The Cycle Industry/Chapter 18

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Nothing has, perhaps, done more to advertise the bicycle and the assistance it provides than the long distance pioneer rides of years ago, when intrepid cyclists set out to cross the Continent of Europe or to make a tour of the world, using a bicycle wherever possible.

Among such notable performances are the late R. L. Jefferson's ride from London to Constantinople; Charles Terront's journey from Petrograd (then St. Petersburg) to Paris; a journalist's tour with two other cyclists round the world, etc., etc.

The writer was personally acquainted with the late R. L. Jefferson, and accompanied him on a 30 mile ride on the Saturday before he left England for Constantinople. Jefferson rode a Rover bicycle and did not encumber himself with a vast amount of luggage, relying on being able to obtain what he wanted as he went along. An account of the performance that was published at the time showed that in many parts of Eastern Europe there were no roads, such as we know them, only cart or mule tracks deep in mud or loose with dust. Jefferson had many adventures on the way, but eventually reached his goal and repeated the performance at a subsequent date, using a small single cylinder Rover motor-car.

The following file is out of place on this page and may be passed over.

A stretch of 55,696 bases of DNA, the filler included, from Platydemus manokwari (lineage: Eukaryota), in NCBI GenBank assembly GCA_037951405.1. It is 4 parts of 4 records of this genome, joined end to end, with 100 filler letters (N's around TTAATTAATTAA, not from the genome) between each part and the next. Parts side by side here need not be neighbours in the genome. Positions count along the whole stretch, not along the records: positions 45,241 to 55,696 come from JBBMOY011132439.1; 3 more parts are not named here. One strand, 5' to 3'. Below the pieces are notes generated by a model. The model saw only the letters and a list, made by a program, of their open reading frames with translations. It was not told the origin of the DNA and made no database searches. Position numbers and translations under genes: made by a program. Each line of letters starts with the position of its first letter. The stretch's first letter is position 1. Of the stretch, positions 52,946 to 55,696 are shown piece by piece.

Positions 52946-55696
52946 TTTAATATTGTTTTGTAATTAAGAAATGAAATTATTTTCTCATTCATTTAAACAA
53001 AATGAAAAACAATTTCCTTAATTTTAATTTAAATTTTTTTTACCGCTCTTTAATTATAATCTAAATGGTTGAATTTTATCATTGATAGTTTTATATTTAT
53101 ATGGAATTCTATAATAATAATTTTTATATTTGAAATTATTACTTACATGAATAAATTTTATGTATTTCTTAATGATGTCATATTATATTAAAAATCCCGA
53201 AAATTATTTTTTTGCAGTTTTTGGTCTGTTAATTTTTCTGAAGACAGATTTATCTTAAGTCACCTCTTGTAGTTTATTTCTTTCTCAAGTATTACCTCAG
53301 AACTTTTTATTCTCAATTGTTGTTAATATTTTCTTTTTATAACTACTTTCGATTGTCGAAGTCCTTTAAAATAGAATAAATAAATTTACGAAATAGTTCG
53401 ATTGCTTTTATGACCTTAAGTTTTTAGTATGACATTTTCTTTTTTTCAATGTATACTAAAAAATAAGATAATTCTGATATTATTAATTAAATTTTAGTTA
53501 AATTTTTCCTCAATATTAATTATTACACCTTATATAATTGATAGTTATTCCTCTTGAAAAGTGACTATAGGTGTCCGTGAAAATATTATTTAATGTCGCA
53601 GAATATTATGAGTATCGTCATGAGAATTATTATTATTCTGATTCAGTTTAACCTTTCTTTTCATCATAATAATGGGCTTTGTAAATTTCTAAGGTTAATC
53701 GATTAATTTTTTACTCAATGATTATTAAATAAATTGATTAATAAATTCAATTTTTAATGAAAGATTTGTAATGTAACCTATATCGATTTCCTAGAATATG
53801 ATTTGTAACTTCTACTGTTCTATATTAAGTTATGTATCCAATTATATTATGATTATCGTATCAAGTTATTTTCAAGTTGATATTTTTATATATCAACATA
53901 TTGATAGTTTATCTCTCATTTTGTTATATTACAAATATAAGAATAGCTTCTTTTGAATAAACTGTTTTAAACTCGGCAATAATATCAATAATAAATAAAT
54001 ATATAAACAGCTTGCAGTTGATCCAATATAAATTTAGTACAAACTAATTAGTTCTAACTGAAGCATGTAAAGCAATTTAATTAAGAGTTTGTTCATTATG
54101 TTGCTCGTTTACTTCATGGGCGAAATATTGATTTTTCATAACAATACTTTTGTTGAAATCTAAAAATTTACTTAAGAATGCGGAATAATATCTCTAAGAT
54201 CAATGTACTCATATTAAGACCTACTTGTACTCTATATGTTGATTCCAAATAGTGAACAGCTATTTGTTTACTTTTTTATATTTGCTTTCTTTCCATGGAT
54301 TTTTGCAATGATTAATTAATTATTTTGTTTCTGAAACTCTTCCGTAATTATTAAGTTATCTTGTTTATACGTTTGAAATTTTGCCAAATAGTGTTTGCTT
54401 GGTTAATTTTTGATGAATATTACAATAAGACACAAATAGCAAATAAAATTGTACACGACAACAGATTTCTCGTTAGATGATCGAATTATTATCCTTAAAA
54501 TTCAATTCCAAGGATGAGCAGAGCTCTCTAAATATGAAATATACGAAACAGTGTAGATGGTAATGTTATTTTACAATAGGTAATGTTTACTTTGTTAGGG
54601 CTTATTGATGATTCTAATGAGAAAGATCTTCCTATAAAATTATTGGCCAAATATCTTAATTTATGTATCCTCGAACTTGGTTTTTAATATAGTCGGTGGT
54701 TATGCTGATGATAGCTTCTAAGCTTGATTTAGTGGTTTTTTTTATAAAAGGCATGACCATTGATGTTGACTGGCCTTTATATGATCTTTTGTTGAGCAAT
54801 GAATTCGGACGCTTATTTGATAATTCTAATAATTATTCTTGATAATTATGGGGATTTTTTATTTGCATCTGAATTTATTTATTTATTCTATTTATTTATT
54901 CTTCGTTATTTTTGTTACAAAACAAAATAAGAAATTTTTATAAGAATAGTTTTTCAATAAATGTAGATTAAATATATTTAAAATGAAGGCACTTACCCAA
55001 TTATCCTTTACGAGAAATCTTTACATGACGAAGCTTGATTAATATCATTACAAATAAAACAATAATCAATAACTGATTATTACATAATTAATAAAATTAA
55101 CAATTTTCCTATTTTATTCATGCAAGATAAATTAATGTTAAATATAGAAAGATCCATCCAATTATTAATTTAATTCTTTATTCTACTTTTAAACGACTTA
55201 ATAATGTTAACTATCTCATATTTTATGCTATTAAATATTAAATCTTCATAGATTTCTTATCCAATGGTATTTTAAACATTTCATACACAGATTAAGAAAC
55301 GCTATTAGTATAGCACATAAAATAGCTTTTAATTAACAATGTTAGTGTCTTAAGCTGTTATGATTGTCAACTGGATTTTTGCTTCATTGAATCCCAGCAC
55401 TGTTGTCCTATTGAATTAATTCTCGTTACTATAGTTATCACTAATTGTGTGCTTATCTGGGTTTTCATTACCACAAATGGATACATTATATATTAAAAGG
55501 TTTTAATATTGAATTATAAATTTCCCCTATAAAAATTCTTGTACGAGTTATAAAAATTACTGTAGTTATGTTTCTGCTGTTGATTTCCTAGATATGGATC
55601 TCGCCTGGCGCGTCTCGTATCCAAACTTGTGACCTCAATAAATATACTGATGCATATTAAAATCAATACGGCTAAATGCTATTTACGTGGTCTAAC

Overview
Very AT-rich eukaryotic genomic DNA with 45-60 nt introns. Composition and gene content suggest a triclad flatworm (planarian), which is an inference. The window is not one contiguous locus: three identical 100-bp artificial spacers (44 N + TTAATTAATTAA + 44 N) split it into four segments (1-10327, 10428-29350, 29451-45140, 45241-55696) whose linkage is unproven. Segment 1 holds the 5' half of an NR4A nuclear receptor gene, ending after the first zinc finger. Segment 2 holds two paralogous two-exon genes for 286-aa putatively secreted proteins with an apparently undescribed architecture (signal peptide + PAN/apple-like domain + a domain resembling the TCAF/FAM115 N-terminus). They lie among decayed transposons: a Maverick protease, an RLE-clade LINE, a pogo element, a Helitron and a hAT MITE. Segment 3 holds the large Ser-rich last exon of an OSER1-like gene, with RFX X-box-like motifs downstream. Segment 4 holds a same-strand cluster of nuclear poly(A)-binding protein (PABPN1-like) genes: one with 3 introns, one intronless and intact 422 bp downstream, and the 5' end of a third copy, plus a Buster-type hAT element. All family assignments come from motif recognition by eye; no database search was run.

Terront's ride from Petrograd to Paris was done in 1893, and accomplished in a few hours more than fourteen days. He travelled through Russia, Poland, Germany, Belgium, and France, and was accompanied during part of the time by pacemakers on bicycles. Moreover, his manager and friends went from one stopping place to another by train, in advance of the cyclist, to make arrangements for his reception. Practically everywhere along the route this French rider was met by groups of cyclists who escorted him from point to point and showed him the best route to take

The Cycle Industry (1921) p117.jpg

Fig. 25

to avoid steep hills and thick traffic. In Russia he had rather a sorry time on some of the vilest roads, or apologies for them, that are the only means of transit from town to town when once the rider is away from the precincts of Petrograd.

This cross Continental journey was more in the nature of a record performance than Jefferson’s ride to Constantinople, because Terront, on his Rudge, was out to do the distance against time. He set himself the task of accomplishing the total mileage (2,000 miles) in fourteen days, and would have done so but for the bad roads in Russia.

In comparing these rides with any other performance of a similar nature undertaken with the aid of later inventions, such as motor cycles, motor-cars, and aeroplanes, it must be remembered that the cyclists were often alone, that they had in some cases literally to carry their machines over precipitous hills, stony paths, and other almost impassable places. It not only speaks well for their grit and determination that they completed their tasks, but speaks volumes for the bicycles they bestrode that they ever finished the journey as complete units. In fact, the bicycles of the Fraser party, and I think Jefferson's Rover, shed many parts en route which had to be replaced when spares were obtainable, or were otherwise patched up to enable the journey to be completed.